We’re working towards being able to have a conference next year. As long as there is a vaccine, we’ll be able to do it. It’ll be in the spring, hopefully, and if not, then it’ll be in the fall. That’s what we’re working towards, and it’s going to be very different. It might be at a school instead of in a big hotel. There will be changes, but the conferences are not just for the makers; the conferences are for collectors or for anybody who is interested in finding out more about art jewelry. They’re really interesting and they’re always in interesting places.

Sharon:      Yeah, it took me to cities I never would have gotten to. I think it was in Minneapolis one year and I had never been. I liked the gallery tours because there’s so much going on around the city. I like being taken by the hand and shown where things are, and then the trunk shows are fabulous on the last day.

Elizabeth:   That’s something relatively new. It’s only been going on for six or seven years. It’s great because members apply for a table. It’s first come, first serve, and it’s a place where you can buy work. A lot of people collect each other, which is nice. It’s open to the public. You don’t have to be at the conference to go to the trunk show, and it’s a great way to buy jewelry. Often young people, students, will come together and get one table and split it between them, so you can find really interesting work for not very much money.

Sharon:      It’s my favorite part of the whole conference, and it’s definitely a worthwhile conference. As you say, you don’t have to be a maker. I just like to go to hear the speakers and the makers talk about how things are done, how they do things, how they learned, how they grew. It’s very interesting. How many people are on the board right now?

Elizabeth:   There are a couple of members who had to step down for various reasons. We are eight with three coming on who would have started their terms at the conference in May. We have membership in September, so that’s when they will come in. We’re normally about 14, so it’s small right now. I can’t remember exactly how many, but there have to be more people elected than appointed. Once we get the elected people on the board, then we can appoint more.

Sharon:      It sounds like you are really pulling together. I hope, from my own selfish standpoint, that it continues and that there is a conference next year, whether it’s spring or fall. Elizabeth, what else would you like us to know about your work, about gallery work, about SAG?

Elizabeth:   One thing. There are a few museums around the country that do art jewelry shows. I curated a show here at the Museum of Craft and Design in San Francisco of Tex Gieling’s work, who was a teacher for 50 years here in the Bay Area. MOD obviously has a jewelry collection and the Boston Museum has a jewelry collection.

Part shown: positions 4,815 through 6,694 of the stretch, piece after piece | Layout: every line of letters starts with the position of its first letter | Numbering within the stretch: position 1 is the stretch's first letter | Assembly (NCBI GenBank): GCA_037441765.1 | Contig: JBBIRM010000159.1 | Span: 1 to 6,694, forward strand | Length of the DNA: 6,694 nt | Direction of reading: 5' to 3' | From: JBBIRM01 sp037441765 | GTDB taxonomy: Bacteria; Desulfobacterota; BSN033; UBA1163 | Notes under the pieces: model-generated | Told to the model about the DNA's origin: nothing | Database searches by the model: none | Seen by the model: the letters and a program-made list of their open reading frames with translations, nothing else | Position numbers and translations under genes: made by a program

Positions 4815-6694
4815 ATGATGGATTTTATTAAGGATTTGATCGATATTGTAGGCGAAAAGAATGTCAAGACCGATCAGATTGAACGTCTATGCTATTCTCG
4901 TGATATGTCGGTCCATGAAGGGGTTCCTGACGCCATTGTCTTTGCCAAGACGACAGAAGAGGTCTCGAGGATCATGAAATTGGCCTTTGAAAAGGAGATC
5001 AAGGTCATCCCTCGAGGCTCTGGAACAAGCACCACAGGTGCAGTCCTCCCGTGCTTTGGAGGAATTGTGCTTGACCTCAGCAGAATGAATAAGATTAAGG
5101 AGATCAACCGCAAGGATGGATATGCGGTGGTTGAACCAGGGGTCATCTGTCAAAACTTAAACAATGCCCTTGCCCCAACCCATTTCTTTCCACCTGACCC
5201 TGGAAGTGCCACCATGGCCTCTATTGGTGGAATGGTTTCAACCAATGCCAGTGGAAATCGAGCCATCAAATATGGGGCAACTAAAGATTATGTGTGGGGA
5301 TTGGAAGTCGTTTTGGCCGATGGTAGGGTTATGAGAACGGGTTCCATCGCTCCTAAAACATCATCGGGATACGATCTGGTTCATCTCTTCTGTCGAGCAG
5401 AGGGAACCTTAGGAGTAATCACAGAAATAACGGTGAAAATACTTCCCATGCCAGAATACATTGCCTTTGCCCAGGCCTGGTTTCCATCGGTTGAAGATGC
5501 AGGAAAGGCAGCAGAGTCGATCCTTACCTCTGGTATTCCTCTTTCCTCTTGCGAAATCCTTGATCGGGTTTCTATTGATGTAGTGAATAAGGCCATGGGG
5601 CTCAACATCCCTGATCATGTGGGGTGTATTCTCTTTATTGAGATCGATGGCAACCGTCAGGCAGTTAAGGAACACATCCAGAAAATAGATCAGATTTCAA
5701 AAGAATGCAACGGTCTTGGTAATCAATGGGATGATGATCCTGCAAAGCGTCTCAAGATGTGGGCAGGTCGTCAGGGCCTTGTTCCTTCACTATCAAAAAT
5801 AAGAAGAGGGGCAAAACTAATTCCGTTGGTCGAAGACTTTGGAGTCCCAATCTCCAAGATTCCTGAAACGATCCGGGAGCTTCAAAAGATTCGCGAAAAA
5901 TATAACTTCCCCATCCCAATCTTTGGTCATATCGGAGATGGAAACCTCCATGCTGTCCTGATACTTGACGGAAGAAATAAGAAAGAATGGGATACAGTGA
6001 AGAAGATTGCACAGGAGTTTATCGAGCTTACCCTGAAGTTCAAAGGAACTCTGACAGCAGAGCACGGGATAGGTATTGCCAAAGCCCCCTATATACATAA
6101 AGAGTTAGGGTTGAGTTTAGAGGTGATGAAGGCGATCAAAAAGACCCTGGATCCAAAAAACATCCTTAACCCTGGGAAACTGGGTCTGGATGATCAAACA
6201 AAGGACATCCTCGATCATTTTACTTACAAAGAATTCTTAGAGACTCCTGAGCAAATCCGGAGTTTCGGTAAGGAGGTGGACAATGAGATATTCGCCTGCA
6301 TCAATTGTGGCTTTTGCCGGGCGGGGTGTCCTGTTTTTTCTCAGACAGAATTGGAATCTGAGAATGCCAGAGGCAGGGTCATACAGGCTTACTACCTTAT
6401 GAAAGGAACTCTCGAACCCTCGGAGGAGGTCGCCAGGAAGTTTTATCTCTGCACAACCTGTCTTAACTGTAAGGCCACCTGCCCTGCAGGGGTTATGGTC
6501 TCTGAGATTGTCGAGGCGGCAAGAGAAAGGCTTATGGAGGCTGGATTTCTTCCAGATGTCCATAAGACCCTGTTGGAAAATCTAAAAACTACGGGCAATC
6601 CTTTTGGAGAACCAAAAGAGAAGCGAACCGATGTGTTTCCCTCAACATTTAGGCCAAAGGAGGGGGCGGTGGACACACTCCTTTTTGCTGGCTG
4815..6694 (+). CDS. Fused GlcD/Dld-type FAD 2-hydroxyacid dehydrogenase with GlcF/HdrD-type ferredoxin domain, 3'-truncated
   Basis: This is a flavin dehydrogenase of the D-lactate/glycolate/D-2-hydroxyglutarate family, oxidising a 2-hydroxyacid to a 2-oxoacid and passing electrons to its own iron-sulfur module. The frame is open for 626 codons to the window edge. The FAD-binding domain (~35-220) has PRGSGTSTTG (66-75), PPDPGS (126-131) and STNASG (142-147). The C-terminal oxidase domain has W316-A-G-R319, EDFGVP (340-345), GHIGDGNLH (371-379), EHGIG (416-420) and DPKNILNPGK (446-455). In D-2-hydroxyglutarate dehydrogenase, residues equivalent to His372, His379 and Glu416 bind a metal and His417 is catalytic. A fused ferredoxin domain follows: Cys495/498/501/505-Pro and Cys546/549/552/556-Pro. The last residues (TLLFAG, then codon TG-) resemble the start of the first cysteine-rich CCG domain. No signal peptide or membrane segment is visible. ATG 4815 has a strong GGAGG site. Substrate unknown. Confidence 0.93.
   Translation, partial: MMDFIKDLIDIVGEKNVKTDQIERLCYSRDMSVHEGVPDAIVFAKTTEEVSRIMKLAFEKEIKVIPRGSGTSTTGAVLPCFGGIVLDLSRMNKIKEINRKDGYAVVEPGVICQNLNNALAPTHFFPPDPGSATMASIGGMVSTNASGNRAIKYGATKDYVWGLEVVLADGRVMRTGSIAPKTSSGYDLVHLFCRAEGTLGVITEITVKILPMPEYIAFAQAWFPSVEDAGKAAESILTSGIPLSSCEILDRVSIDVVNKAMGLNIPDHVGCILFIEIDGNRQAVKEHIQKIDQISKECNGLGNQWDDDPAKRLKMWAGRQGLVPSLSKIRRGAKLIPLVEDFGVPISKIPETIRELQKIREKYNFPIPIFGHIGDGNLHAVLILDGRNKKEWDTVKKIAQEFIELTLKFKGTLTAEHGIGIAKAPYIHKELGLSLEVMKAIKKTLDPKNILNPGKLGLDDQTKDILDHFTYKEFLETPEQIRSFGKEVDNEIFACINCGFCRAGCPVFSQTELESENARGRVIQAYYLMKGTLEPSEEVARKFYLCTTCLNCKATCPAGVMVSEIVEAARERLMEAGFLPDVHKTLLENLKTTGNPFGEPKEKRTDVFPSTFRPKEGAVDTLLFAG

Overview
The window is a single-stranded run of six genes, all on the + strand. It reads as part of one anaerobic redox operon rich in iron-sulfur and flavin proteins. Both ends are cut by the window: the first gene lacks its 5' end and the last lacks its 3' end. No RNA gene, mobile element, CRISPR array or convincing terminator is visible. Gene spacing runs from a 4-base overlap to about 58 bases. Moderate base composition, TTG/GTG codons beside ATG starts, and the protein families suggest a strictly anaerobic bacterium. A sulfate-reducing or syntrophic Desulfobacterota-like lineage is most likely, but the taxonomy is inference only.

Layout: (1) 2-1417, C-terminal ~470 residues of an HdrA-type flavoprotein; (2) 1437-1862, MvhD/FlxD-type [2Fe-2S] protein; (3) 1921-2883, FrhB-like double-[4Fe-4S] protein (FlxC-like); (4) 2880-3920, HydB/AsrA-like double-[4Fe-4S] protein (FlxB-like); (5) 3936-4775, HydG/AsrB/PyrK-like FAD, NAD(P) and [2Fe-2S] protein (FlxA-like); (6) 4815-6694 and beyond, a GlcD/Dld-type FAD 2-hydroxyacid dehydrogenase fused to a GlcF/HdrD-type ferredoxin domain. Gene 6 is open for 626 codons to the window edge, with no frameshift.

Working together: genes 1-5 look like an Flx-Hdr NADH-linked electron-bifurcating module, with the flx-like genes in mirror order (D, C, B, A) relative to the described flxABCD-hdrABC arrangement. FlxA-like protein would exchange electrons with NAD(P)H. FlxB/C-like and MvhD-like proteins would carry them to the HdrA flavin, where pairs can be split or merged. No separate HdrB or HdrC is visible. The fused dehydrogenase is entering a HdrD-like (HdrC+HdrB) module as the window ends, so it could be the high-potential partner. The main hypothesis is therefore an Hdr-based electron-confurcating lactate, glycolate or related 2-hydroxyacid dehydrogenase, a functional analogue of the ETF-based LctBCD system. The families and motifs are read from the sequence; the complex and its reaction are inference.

Sharon:      Houston, I think.

Elizabeth:   Houston has a jewelry collection. I’m hoping the more museums that recognize the value of this jewelry, the jewelry that I hold so dear, the more the public will recognize it. I think that would be an important step. If anybody out there has connections with museums to either encourage them to purchase art jewelry or to donate pieces to them—I realize museums have a hard time. If you give a piece of jewelry to a museum, once they accept it they are responsible for taking care of it. A lot of museums don’t know how to do this so they don’t house jewelry collections, but the more the word spreads the better. A lot of us who had galleries or have galleries are getting old, and a lot of the collectors are also getting old. We do have a lot of young people coming out of school and they should get some recognition. The more of us who are out there trying to make that happen, the better off we will be, they will be.

Sharon:      That’s a good point. It’s a challenge; it’s always been a challenge. The collecting world is getting older and you don’t see many young people. You’re right.

Elizabeth:   You don’t.

Sharon:      Thank you so much for being here today. We really appreciate it. For everybody listening, that’s it for the Jewelry Journey. We’ll have some images of Elizabeth’s gallery and work that she admires and some of the things she mentioned today. Please join us for the next episode of the Jewelry Journey Podcast, when we’ll have another jewelry industry professional giving us their take on the world of jewelry. You can find us wherever you download your podcasts, and please rate us. Thank you very much.

Elizabeth:   Thank you, Sharon. This is great.